AESI Forum EU - Bruxelles 2018
June 6-7, 2018 - Bruxelles
"The vision of youth on the future of the European Union"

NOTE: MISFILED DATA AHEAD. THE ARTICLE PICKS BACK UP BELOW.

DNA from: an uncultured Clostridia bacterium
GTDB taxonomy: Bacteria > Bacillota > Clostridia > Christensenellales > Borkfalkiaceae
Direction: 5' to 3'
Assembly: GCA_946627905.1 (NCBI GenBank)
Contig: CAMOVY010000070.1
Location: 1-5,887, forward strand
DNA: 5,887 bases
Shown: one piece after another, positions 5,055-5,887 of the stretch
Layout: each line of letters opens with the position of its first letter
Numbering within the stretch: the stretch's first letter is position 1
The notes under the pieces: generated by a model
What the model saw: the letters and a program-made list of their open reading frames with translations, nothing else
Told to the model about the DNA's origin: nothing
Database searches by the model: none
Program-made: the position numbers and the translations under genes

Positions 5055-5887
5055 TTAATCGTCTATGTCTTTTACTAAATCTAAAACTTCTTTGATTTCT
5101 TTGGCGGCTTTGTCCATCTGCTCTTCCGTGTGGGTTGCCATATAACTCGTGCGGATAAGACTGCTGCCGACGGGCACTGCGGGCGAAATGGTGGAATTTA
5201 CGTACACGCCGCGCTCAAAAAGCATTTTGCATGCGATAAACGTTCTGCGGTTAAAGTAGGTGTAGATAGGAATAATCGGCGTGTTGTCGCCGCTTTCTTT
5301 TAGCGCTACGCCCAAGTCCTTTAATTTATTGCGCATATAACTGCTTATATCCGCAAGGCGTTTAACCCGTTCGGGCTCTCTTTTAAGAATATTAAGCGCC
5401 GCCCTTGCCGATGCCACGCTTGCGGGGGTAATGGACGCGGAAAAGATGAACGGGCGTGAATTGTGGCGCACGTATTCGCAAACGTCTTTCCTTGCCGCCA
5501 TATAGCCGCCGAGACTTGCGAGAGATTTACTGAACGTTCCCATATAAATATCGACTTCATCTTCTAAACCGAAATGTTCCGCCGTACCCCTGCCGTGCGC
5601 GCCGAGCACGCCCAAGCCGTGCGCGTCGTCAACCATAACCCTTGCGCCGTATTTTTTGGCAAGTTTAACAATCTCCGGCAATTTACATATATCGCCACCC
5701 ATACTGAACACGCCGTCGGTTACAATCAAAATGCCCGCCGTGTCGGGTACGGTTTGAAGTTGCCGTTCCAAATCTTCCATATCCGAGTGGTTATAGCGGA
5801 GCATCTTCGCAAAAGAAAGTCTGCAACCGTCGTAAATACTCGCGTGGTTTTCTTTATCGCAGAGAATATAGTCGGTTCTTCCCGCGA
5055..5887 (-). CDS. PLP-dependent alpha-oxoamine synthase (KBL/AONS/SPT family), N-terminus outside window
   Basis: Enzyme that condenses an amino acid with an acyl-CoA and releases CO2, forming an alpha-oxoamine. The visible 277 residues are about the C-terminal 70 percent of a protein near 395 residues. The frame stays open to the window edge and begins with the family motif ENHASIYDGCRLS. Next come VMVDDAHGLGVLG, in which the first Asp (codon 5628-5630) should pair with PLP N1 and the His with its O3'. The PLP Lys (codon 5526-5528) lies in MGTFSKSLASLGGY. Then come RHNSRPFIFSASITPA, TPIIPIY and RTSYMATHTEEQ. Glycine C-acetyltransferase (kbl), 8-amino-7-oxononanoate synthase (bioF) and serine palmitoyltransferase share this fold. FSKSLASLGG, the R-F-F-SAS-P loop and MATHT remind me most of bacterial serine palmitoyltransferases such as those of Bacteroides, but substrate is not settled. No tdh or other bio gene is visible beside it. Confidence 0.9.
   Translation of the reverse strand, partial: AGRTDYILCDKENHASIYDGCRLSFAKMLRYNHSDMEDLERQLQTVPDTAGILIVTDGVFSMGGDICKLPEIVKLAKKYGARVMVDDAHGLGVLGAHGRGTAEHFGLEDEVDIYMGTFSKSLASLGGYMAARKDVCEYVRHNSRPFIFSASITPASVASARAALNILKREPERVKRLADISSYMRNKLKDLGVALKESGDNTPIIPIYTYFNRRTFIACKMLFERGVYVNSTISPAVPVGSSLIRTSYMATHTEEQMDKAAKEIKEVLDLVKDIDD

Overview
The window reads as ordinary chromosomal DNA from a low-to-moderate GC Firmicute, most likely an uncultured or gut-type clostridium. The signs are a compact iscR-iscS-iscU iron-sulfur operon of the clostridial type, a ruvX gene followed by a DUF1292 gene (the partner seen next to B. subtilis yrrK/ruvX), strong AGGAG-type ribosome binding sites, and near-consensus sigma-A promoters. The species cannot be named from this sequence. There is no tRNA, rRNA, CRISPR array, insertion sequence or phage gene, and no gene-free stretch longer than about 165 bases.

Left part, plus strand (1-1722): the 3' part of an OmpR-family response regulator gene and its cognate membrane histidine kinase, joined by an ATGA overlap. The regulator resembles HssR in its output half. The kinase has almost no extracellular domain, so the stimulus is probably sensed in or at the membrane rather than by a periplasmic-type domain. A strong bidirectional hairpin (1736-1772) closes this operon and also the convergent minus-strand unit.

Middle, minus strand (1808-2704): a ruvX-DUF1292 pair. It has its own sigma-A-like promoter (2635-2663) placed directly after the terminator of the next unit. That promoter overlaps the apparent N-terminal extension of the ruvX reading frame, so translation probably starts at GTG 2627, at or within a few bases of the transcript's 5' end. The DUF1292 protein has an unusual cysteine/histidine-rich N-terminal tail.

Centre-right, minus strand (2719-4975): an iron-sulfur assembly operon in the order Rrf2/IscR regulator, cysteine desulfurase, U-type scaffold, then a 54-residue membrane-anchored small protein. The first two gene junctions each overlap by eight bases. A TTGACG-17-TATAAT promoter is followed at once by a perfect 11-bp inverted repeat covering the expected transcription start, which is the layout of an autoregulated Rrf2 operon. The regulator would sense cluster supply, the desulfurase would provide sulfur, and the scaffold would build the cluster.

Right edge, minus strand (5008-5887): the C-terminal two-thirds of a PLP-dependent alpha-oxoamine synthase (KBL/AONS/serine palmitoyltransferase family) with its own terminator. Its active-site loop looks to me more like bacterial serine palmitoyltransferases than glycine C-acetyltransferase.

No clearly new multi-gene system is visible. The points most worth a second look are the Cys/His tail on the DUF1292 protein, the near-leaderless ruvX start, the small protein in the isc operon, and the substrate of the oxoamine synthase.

One of the basic challenges for the XXI Century is international peace and development in the light of the new world balance. Today, there are problems that can only be solved by action at the global level. New strategic thinking is required to approach global issues and advance “global public goods”. Consequently, international communities must become protagonists of a new strategy to intervene in crisis areas and to promote peace, human rights and development with a strategy based on realistic and effective foreign common policy. Such a strategy must include the collaborative efforts of all the “international actors” while being rooted in the common goal of development of a strong cooperation culture of solidarity capable of understanding local needs and providing quick and efficient solutions that are at once professional and respectful of human dignity. Such a strategy must rely on cultural expertise and include expert knowledge of the theoretical elements of crisis and development management and the capability to understand the real comprehensive needs of the populations, and their historical and cultural roots in order to give effective answers to them, and to promote peace and development even in the first phases of the interventions. The traditional “academic collaboration” is distinct from the “university cooperation for peace and development” understood as a strategy of action aimed to build a more developed and peaceful society. In fact, university cooperation needs to manage and deal with a double problem of independence in order to face the challenges to which it is called: from one side, it has to tackle the problem of research, didactics and operational services naturally built into the academic structure; from the other, it has to deal with the necessity of reconciling technical-scientific interventions, that must be tailored to the real demands of the local populations whose needs become are gradually discovered as the project proceeds. When we speak about university cooperation we don’t refer only to the exchange of lecturers and researchers - which is usually the objective of traditional forms of academic collaboration - although this kind of activity may be very useful. University cooperation implies a more general strategy based on both analysis and action, of training and research in the field, of cooperation among the academy and civil institutions, diplomats and international organizations, volunteers and peace forces, in order to provide support in both the prevention and solution of crisis promoting future development.